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Hi All, the word demographics as it relates to the market has come up lately. It involves the fact that the baby boomers are reaching retirement age and in 5 years there might be a drastic change in the market. Does someone have any thoughts about this? Should we be preparing for a change that may mean that less people will be investing in equities? I am almost 65, and I still invest in equities and plan to continue. Why should the baby boomer retirees suddenly change the way they invest?

fool on~~~~
follydolly
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I really cannot see a drastic change. Following the baby boomers are their children who are investing for retirement. There is a big swing away from company pension plans, so people have to provide for themselves. The only way most people can achieve a comfortable retirement is to invest in the market. Also, people are living longer and will need to keep up with inflation. Fixed income investments just don't do that. As people get older, they may buy more conservative stocks that pay dividends and reduce their explosure to high flying growth stocks.
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It seems to me that the fear is that the tradiditonal retiree has a bias toward income producing investments (e.g. bonds) over appreciating investments (Stocks). If the Boomers hold true to prior generations patterns, the concern is that that will cause a big shift out of stocks. So it is a change in the asset allocations of the aging boomers that causes the concern. I've not seen any research/data on the following generations savings patterns.
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saker writes,

It seems to me that the fear is that the tradiditonal retiree has a bias toward income producing investments (e.g. bonds) over appreciating investments (Stocks). If the Boomers hold true to prior generations patterns, the concern is that that will cause a big shift out of stocks. So it is a change in the asset allocations of the aging boomers that causes the concern. I've not seen any research/data on the following generations savings patterns.

Harry Dent, author of The Roaring 2000's, advises switching to 100% bonds by 2009. By then, the great demographic spending wave will start to peter out as the baby boomers age.

It will be interesting to see if the baby boomers hold fast to "Stocks for the Long Run" at the very time that their "grandfather's T-bonds" may be the best investment.

intercst
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intercst wrote:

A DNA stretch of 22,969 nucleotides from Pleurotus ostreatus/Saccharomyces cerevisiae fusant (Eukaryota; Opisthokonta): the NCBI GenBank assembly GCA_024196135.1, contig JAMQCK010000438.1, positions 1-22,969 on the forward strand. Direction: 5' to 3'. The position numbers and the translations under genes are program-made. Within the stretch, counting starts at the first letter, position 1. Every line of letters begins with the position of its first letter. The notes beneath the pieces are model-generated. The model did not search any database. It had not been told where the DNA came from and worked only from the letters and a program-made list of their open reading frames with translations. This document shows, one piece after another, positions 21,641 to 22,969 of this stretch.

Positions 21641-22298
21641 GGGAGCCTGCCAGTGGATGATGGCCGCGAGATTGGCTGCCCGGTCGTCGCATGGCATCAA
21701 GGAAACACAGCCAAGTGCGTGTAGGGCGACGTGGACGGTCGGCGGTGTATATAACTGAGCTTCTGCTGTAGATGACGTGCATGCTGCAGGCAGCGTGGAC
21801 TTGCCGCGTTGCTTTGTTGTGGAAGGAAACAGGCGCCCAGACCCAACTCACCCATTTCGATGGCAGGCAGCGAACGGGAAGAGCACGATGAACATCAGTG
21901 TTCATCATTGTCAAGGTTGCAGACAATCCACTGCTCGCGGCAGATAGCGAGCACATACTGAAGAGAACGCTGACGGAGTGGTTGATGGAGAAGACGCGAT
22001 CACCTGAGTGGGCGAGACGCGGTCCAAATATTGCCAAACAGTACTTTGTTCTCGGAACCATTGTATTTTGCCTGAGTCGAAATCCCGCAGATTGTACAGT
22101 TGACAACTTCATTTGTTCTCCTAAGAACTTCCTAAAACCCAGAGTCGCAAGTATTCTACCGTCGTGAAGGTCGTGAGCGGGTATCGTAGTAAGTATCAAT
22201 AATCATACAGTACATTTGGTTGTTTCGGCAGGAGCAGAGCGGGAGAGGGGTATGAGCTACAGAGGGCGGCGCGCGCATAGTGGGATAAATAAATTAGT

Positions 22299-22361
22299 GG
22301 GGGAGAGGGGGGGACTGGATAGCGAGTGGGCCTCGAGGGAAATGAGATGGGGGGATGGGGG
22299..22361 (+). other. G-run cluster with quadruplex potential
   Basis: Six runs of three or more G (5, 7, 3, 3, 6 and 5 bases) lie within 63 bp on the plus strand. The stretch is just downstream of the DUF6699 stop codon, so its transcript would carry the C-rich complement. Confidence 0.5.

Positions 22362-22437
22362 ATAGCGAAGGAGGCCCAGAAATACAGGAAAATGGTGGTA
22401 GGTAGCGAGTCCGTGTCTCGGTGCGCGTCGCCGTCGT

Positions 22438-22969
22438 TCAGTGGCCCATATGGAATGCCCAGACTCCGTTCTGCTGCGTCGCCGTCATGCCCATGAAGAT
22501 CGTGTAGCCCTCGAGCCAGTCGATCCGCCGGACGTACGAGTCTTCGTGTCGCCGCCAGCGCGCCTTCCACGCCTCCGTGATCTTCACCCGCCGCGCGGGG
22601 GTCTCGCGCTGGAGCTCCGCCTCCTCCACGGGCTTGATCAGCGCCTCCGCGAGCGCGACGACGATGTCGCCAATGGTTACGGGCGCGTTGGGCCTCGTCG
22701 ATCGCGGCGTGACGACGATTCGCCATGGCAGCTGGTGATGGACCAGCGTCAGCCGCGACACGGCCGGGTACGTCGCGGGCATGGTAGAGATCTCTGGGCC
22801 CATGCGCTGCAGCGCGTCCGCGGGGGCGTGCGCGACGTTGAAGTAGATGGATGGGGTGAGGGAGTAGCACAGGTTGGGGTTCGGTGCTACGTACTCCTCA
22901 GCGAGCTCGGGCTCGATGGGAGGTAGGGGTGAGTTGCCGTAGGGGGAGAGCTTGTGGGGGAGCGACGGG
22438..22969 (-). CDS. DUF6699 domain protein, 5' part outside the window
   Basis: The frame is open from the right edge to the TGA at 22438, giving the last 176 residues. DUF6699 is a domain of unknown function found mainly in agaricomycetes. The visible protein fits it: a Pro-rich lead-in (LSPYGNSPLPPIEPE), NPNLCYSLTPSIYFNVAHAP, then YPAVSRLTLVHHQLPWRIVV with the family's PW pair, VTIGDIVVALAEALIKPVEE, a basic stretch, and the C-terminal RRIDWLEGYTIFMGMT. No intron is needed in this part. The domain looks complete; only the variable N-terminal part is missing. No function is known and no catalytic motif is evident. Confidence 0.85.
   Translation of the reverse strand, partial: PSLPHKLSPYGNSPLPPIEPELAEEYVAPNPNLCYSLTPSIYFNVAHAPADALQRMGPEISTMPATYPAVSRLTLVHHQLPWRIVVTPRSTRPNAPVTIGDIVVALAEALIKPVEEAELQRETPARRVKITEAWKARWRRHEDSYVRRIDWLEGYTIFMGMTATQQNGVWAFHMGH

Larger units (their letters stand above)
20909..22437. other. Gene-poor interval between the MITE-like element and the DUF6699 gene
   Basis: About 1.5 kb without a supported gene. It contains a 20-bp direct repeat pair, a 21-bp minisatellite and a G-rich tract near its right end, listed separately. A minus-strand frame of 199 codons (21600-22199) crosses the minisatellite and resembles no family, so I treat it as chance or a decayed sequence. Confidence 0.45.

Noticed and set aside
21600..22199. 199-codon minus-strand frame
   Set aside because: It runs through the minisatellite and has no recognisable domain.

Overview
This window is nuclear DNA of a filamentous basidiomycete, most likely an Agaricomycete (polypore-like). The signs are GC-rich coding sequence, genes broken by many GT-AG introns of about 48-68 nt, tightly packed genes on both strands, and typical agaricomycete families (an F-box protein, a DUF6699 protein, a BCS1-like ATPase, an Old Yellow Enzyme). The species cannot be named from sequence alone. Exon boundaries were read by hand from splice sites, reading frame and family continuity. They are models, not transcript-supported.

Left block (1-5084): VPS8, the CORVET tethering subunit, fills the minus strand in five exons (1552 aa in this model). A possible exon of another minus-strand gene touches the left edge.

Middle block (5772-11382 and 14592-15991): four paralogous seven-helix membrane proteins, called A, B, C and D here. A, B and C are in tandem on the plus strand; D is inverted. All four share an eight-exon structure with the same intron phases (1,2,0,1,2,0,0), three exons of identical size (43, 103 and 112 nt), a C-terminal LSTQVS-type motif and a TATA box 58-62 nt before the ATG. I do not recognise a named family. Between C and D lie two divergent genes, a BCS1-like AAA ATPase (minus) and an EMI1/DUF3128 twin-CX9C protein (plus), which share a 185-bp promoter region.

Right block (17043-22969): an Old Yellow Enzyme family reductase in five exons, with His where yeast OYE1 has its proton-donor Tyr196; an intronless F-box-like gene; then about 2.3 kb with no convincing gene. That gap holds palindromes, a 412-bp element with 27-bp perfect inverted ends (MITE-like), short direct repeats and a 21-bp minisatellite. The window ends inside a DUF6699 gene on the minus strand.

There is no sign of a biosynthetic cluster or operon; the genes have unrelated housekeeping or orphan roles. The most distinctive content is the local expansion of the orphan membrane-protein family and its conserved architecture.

Harry Dent, author of The Roaring 2000's, advises switching to 100% bonds by 2009. By then, the great demographic spending wave will start to peter out as the baby boomers age.

It will be interesting to see if the baby boomers hold fast to "Stocks for the Long Run" at the very time that their "grandfather's T-bonds" may be the best investment.


What will you do intercst? Will you switch to 100% bonds? 50%? X%? If yes, when?
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galeno asks,

<<<<intercst wrote:
Harry Dent, author of The Roaring 2000's, advises switching to 100% bonds by 2009. By then, the great demographic spending wave will start to peter out as the baby boomers age.

It will be interesting to see if the baby boomers hold fast to "Stocks for the Long Run" at the very time that their "grandfather's T-bonds" may be the best investment.>>>>>>

What will you do intercst? Will you switch to 100% bonds? 50%? X%? If yes, when?


If it looks like Dent's demographic analysis is still on track (he predicts 41,000 on the Dow by 2009), I'll probably start shifting 10% per year of my portfolio (currently over 90% stock) to 30-Year US Treasuries in 2005 with the goal of being 50% bonds by 2009.

intercst
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intercst wrote:
If it looks like Dent's demographic analysis is still on track (he predicts 41,000 on the Dow by 2009), I'll probably start shifting 10% per year of my portfolio (currently over 90% stock) to 30-Year US Treasuries in 2005 with the goal of being 50% bonds by 2009.

This sounds like a smart strategy. If there is a terrific bear (stock) market and bond run-up as Dent suggests, will you rebalance your bond/equity ratio at some point or will you let it ride?
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